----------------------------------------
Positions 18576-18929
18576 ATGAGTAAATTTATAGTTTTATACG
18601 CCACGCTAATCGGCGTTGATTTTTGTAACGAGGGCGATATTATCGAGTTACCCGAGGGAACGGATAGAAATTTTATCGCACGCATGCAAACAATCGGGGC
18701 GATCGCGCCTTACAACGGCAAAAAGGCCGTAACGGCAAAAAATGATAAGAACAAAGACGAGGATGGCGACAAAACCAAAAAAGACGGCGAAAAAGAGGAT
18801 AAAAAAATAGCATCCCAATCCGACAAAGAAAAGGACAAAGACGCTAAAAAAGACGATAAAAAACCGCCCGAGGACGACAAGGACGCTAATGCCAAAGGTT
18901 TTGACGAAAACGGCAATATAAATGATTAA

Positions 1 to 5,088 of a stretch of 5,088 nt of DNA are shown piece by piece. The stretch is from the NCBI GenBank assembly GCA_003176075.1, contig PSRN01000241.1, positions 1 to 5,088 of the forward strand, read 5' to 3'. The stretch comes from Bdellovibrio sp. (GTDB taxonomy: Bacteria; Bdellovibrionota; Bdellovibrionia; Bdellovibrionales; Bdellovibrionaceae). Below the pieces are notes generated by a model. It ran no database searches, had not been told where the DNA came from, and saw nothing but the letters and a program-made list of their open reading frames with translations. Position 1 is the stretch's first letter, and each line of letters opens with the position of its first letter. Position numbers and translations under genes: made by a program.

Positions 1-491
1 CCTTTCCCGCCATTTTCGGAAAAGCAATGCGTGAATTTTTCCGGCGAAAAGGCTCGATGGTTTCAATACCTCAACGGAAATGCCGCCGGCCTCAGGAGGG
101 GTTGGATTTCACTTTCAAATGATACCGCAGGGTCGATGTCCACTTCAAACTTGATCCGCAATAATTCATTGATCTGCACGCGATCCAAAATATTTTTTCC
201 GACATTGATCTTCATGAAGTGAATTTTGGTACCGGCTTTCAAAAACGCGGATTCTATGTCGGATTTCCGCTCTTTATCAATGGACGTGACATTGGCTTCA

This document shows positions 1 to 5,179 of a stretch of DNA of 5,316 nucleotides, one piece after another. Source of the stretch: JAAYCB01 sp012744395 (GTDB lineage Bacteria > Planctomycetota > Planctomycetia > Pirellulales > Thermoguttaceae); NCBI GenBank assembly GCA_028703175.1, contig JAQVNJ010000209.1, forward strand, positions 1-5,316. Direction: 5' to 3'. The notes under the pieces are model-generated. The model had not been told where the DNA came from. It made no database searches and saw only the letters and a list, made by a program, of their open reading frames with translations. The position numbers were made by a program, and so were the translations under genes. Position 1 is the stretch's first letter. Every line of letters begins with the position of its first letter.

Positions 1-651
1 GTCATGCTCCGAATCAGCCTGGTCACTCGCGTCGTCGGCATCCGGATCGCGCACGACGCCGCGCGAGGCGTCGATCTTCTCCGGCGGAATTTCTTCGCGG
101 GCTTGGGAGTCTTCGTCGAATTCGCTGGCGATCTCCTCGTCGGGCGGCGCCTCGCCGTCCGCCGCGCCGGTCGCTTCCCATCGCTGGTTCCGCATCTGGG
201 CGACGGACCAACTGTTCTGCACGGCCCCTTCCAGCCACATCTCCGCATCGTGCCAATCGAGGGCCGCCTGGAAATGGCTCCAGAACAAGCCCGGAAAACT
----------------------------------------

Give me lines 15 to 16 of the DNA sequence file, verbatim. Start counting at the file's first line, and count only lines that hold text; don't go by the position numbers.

101 GCTTGGGAGTCTTCGTCGAATTCGCTGGCGATCTCCTCGTCGGGCGGCGCCTCGCCGTCCGCCGCGCCGGTCGCTTCCCATCGCTGGTTCCGCATCTGGG
201 CGACGGACCAACTGTTCTGCACGGCCCCTTCCAGCCACATCTCCGCATCGTGCCAATCGAGGGCCGCCTGGAAATGGCTCCAGAACAAGCCCGGAAAACT